Emer Caslin is a geoscientist, specializing in reservoir interpretation, structural and property modeling, and has been employed with Schlumberger since 2004. She graduated with a B.Sc. in Geology from Queens University Belfast and an M.Sc. in Reservoir Geoscience and Engineering from the IFP School in Paris. Caslin has a keen interest in understanding how geoscientists can help shape and influence sustainability in our evolving energy sector and has taken a leave of absence from Schlumberger to focus on areas such as solutions for the energy transition, risk and social acceptance of the extractive industry and achievement of the SDGs. She recently has been working on committees for professional societies such as SEG, SPE and EAGE incorporating sustainability, energy transition and decarbonization content into their conference programming.
Anna Shaughnessy is the president-elect of the Society of Exploration Geophysicists (SEG). She has held leadership roles in exploration and advanced technology at Mobil, Saudi Aramco, Texaco and Kerr-McGee. After 30 years in the energy industry, she transitioned to the academic sector as she became the Executive Director of MIT’s Earth Resources Laboratory (ERL). She retired from ERL in 2018 and is currently a consultant. Shaughnessy received her undergraduate from the U. of Gothenburg in Sweden and her M.Sc. from the Massachusetts Institute of Technology (MIT). Her wide work experience has offered her a great appreciation for the role of applied geophysics in industry, academia and society today, and toward a sustainable future.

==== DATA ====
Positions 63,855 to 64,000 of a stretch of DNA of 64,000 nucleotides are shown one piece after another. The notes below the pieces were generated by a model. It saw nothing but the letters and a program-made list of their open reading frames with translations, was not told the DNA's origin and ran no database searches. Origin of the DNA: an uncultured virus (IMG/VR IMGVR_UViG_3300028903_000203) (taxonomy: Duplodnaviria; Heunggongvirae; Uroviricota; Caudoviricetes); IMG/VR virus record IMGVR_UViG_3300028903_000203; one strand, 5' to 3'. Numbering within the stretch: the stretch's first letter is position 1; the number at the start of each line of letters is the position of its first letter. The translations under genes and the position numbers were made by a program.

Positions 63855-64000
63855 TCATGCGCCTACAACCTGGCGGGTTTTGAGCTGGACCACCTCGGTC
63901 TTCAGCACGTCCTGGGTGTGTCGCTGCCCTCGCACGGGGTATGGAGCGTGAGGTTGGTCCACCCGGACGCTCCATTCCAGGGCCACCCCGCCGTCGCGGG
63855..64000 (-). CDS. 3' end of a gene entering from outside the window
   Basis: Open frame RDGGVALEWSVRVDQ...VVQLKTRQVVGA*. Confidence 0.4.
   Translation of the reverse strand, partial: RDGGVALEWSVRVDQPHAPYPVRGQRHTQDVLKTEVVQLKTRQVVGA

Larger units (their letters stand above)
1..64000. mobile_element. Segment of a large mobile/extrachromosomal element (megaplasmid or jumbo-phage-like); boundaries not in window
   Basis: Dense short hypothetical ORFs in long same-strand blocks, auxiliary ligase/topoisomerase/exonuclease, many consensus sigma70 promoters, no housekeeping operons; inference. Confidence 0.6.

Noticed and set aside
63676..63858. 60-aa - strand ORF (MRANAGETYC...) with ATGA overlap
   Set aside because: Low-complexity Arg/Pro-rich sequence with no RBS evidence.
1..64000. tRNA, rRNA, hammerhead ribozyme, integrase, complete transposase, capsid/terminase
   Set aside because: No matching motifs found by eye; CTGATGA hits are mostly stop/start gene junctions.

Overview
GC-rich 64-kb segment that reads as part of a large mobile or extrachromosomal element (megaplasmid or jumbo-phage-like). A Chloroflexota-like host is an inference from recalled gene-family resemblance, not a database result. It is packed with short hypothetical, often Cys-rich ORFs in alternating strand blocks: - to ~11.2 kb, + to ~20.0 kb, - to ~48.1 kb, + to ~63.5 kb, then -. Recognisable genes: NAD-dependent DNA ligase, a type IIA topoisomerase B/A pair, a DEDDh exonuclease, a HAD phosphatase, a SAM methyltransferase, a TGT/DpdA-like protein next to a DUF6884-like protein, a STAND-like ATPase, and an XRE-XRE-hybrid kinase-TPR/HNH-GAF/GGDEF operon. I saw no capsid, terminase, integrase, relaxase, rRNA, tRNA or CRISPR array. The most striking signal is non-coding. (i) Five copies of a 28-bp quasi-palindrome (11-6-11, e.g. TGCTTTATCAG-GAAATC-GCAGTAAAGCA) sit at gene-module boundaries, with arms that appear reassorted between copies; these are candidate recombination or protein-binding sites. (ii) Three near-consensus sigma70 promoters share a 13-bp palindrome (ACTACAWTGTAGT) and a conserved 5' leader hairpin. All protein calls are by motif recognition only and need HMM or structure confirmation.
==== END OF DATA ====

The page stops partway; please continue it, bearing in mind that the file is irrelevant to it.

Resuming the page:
Oil and gas operations are commonly found in remote locations far from company headquarters. Now, it's possible to monitor pump operations, collate and analyze seismic data, and track employees around the world from almost anywhere. Whether employees are in the office or in the field, the internet and related applications enable a greater multidirectional flow of information – and control – than ever before.